Listed as one of the most important threats to wildlife conservation all over the world, but especially on small islands, WILDCONSCIENCE is eager to assist your organization with the removal and control of invasive species, and eradication when it is a management option. Our staff has ample experience working with invasive plants and animals in terrestrial and aquatic environments. We have expertise in the design of removal and control projects. Additionally, through targeted monitoring efforts, we can provide quantitative assessments; and we can also get involved in a wide variety of activities, ranging from the preparation of management plans to the design of educational campaigns for the general public, emphasizing the negative impacts of invasive species, and the value of conserving biological diversity and ecosystem functions for future generations.
Co-ordination with agencies and stakeholders at an early stage is essential, especially the Government and/or relevant departments, nature governing agencies, conservation based foundations, dive, nature and general tourism industries amongst others.
Development of a plan to inform the general public and especially the stakeholders about the particular invasive species, potential impacts and the recommended way to report sightings and to safely handle specimens if necessary.
Developing a plan of research to establish baselines of the native community and population estimates of both invasive and particular native species (e.g. vulnerable native species likely to be affected.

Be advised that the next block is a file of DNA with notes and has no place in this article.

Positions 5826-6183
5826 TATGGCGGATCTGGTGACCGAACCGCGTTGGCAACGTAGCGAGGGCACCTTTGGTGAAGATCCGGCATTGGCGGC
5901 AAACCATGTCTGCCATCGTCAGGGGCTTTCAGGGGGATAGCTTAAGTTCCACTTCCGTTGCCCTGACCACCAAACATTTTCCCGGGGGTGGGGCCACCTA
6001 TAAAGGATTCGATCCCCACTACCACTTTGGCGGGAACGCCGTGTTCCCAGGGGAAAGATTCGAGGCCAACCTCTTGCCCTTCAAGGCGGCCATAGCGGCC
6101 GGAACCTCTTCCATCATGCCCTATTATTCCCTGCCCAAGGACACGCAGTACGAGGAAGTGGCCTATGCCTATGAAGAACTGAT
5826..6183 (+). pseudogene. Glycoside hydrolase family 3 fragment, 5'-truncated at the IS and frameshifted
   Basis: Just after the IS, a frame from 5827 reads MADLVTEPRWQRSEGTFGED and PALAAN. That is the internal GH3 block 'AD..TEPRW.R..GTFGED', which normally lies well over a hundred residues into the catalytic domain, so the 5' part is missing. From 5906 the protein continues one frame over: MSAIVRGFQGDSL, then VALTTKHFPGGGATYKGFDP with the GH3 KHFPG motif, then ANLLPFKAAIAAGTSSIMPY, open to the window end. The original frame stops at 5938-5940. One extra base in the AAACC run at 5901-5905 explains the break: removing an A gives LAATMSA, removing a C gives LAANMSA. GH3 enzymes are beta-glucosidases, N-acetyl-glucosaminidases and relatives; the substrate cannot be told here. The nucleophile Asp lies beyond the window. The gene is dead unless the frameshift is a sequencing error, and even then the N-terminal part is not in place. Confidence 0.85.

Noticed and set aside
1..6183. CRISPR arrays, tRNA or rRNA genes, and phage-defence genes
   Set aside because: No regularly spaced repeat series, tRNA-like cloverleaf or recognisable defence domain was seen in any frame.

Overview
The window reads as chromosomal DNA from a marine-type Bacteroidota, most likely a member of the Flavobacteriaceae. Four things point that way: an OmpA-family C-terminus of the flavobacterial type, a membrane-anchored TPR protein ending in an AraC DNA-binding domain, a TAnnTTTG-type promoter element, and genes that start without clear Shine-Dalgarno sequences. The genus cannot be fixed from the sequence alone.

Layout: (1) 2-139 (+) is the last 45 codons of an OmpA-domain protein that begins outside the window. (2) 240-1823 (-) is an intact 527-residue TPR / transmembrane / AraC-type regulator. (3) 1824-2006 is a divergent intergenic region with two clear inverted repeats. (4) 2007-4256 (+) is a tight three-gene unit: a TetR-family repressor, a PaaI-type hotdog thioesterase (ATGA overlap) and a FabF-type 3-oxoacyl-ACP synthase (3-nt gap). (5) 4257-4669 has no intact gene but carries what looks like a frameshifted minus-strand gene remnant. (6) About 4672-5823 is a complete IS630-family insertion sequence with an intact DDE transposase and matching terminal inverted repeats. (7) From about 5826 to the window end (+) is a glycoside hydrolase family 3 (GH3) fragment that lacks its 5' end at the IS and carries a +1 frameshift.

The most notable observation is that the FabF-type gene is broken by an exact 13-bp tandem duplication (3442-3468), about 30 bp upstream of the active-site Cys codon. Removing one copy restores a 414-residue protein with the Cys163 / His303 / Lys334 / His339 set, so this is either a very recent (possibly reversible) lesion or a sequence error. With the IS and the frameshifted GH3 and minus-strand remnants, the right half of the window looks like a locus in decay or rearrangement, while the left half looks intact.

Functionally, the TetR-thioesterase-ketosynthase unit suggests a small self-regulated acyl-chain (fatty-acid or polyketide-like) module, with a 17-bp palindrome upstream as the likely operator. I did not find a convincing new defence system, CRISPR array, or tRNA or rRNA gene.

Taking into account the nature of the invasive species and other previous invasions in neighbouring territories, a strategy should be devised to manage the invasive species in order to control its population whilst minimizing consequent impacts on native species and habitats. Short term and long term goals should be set and be revised if necessary along with strategies for education, monitoring and control.
This aspect is the most important part of any invasive species management scheme and needs to be continually conducted so that the general public and stakeholders are aware of the invasive species and its potential impacts and also ways in which they may be able to assist in control and management.
The growth of the species on an individual and population level should be monitored to determine whether control efforts are succeeding. The native community should also be monitored to determine whether the invasive species has caused any impact to particular species or habitats.
Where feasible, attempts should be made to control the invasive species population using appropriate management techniques.